And though I can’t offer specifics as to how this will all turn out, I can give a prediction. Not well. For anybody.

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The rumors began last month, and the reality remains hazy.

Marshawn Lynch is talking to the Raiders. Marshawn Lynch has signed with the Raiders. Marshawn Lynch has not signed with the Raiders. Will Marshawn Lynch sign with the Raiders?

There is no other manner in which this saga could unfold. Keeping people guessing is the Beast Modus Operandi.

And though I can’t offer specifics as to how this will all turn out, I can give a prediction.

Not well. For anybody.

The NBA fan in me can’t help but think back to the 1998-99 season, when the Lakers signed a five-time champion destined for the Hall of Fame. In fact, he was just a few months removed from his third straight title when Los Angeles picked him up.

His name was Dennis Rodman, an enigmatic celebrity with a red-carpet résumé. The Lakers released him after 23 games.

In L.A., a past-his-prime Rodman joined a burgeoning team when his star power was near its peak. And with no Michael Jordan to keep him in line, he could brush off authority and point to his rings as justification for doing so.

So would Lynch in silver and black be like The Worm in purple and gold? Not necessarily. But not not necessarily, either.

Here are three things we know about Marshawn, who turns 31 next Saturday.

1) He hasn’t been dominant since February of 2015.

Yes, the last time Beast Mode looked truly Beast Modeish was in Seattle’s Super Bowl loss to the Patriots. Some might point to the 122 yards he gained on 27 carries vs. San Francisco in 2015, but let’s be real — every running back carves the 49ers up, including Christine Michael, who tallied 106 yards and two touchdowns against them last year.

The truth is, Lynch’s final, albeit injury-riddled season with the Seahawks lacked any real “wow” moment. Is it realistic to think he’ll recover his prowess at his age after a year off?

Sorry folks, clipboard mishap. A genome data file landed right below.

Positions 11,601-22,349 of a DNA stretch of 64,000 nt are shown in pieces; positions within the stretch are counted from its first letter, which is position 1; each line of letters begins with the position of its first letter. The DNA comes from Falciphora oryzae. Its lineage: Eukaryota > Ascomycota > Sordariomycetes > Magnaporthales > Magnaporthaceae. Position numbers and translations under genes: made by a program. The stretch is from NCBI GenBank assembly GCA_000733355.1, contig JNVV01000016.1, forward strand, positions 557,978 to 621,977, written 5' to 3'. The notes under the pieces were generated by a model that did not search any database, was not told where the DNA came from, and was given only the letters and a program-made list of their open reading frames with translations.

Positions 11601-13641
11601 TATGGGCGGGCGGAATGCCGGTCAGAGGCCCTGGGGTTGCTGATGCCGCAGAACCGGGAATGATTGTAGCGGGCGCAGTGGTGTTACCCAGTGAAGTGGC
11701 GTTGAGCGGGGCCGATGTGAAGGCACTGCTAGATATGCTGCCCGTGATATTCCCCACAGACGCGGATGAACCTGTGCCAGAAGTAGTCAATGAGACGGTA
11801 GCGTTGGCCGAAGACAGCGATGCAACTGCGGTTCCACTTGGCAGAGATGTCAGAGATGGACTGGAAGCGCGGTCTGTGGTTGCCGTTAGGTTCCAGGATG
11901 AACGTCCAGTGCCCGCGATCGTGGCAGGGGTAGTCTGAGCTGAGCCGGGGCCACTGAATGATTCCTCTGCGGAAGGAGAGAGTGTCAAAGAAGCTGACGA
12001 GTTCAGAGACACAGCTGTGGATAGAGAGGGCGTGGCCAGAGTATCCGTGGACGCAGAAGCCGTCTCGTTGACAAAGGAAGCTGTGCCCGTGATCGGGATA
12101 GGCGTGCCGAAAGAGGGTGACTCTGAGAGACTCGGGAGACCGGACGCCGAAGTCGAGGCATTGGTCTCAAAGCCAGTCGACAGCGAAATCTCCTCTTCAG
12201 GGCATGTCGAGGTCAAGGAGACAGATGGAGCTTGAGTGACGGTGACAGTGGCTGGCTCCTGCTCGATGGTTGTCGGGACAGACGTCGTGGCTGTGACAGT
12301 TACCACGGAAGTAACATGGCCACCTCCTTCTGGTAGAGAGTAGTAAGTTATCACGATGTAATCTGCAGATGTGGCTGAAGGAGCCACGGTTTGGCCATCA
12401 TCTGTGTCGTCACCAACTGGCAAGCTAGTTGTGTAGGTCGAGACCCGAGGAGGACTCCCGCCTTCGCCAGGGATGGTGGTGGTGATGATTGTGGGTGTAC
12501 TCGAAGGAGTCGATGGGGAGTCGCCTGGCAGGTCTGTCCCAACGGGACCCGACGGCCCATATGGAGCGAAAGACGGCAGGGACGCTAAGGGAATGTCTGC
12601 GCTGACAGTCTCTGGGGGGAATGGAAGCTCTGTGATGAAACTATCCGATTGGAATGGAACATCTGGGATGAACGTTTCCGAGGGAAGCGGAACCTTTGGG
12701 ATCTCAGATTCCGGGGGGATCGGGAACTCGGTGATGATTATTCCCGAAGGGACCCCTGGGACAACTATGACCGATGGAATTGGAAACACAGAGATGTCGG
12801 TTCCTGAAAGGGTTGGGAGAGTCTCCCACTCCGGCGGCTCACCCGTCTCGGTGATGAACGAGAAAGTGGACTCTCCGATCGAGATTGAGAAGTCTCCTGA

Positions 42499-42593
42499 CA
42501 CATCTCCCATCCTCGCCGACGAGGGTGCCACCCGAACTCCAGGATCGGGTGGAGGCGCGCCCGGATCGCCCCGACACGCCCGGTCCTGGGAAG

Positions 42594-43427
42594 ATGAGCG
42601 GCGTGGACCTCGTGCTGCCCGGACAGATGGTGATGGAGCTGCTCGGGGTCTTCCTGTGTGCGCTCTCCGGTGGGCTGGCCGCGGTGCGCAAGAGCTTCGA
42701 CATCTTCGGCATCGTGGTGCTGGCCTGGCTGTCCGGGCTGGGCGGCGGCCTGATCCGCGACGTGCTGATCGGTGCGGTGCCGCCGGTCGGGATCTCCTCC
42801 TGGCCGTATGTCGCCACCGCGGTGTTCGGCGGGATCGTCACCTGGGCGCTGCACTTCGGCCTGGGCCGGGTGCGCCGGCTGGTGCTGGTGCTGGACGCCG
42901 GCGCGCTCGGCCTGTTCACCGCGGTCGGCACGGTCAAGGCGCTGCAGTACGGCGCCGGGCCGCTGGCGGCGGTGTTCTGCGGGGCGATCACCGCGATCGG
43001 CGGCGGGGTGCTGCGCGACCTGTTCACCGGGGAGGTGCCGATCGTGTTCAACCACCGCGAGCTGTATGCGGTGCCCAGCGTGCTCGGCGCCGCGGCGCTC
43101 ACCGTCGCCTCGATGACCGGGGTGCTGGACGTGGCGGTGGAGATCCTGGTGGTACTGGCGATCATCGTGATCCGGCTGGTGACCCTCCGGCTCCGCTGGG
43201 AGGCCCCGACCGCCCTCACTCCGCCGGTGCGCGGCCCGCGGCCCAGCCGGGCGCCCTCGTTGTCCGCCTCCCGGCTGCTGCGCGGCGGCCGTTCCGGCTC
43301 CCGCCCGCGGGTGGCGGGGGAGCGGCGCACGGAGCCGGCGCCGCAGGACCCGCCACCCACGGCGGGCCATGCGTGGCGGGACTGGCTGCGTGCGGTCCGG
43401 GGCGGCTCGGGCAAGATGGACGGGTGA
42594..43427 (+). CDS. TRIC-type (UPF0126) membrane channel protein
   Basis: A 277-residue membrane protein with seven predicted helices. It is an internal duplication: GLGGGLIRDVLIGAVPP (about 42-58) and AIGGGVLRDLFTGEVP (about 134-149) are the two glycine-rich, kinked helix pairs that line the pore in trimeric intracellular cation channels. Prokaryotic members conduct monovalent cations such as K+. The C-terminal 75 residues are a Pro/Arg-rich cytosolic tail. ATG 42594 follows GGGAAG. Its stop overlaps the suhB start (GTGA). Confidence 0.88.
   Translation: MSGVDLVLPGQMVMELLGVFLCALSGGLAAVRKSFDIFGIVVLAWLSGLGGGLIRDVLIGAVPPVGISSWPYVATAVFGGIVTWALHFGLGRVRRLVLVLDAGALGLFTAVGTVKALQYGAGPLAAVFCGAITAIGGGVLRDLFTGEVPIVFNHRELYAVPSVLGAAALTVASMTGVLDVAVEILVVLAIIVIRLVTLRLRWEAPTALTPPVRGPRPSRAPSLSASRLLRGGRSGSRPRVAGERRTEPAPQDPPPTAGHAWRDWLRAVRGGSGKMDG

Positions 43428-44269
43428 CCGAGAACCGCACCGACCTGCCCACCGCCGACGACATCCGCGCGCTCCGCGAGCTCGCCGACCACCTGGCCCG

2) He is just not that into authority.

Lynch probably didn’t care what the Seahawks’ front office thought when he left the team to rehab in Oakland after surgery in 2015. The notion of irking Pete Carroll probably wasn’t high on his list of concerns when he mocked the team’s Super Bowl play calling on an episode of “The League,” or opted out of the playoff game vs. Minnesota at the very last minute.

Perhaps the only thing harder than bringing Lynch down during his prime was telling him what to do. That works when you’re one of the best running backs in football, but it doesn’t when you’re just another guy.

If Lynch’s indifference to structure persists with the Raiders, it could be more problematic than it ever was with the Seahawks. Not just because of a diminished skill set, either, but because. …

3) He has had zilch to do with the Raiders’ success.

Let’s make one thing clear: Lynch’s teammates loved him in Seattle. As my co-worker Jayson Jenks revealed in a must-read-if-you-haven’t-yet feature, myriad Seahawks see Marshawn as one of the most compassionate, inspirational and downright coolest people they know.

But Lynch was also the most important player in transforming the Seahawks into the regular title contenders they’ve come to be. That gave him locker-room clout that might not await him in Oakland.

The Raiders very well could have made the Big Game last season had quarterback Derek Carr not gone down before the postseason. And Las Vegas considers them one of the top 10 teams in the NFL heading into next season.

But would they jell with a potentially unproductive running back if he acted like he owned the place? And if not, would the music-blaring, mountain-of-a-presence that is Lynch be willing to just blend in?

Despite the generally-held perception to the contrary, Marshawn seems to enjoy attention. He does television spots galore, stars in videos from Scotland, and occasionally puts velvet rope around his Lamborghini.

Is it great entertainment for us? Of course. Might it be distracting in a new environment? That’s a yes, too.

Trust me, I would love to be wrong about all of this. A dominant Lynch would be good for football, good for Oakland, and great for fans lamenting their team’s imminent move to Vegas. And he is joining a franchise that desperately needs a running back.

Besides, wasn’t it Jordan who, at 32, returned after a season off and won three straight Finals MVPs with the Bulls? I’m just saying — you never know.

But you also don’t know how prepared Lynch is for the grind that might await him. Shooting fadeaway jumpers is far less taxing than absorbing hits from 290-pound nose tackles. I imagine it’s a bit like a runner who hasn’t trained for a year. A marathon might sound enticing while sitting on the couch, but by mile 14, he is ready to keel over.

Lynch doesn’t have the perfect legacy, but he has a great one. He didn’t go out on top, but he is generally revered.

The photo of hanging cleats he tweeted is one of the most iconic retirement announcements for an athlete to date. Probably best to keep those cleats hanging.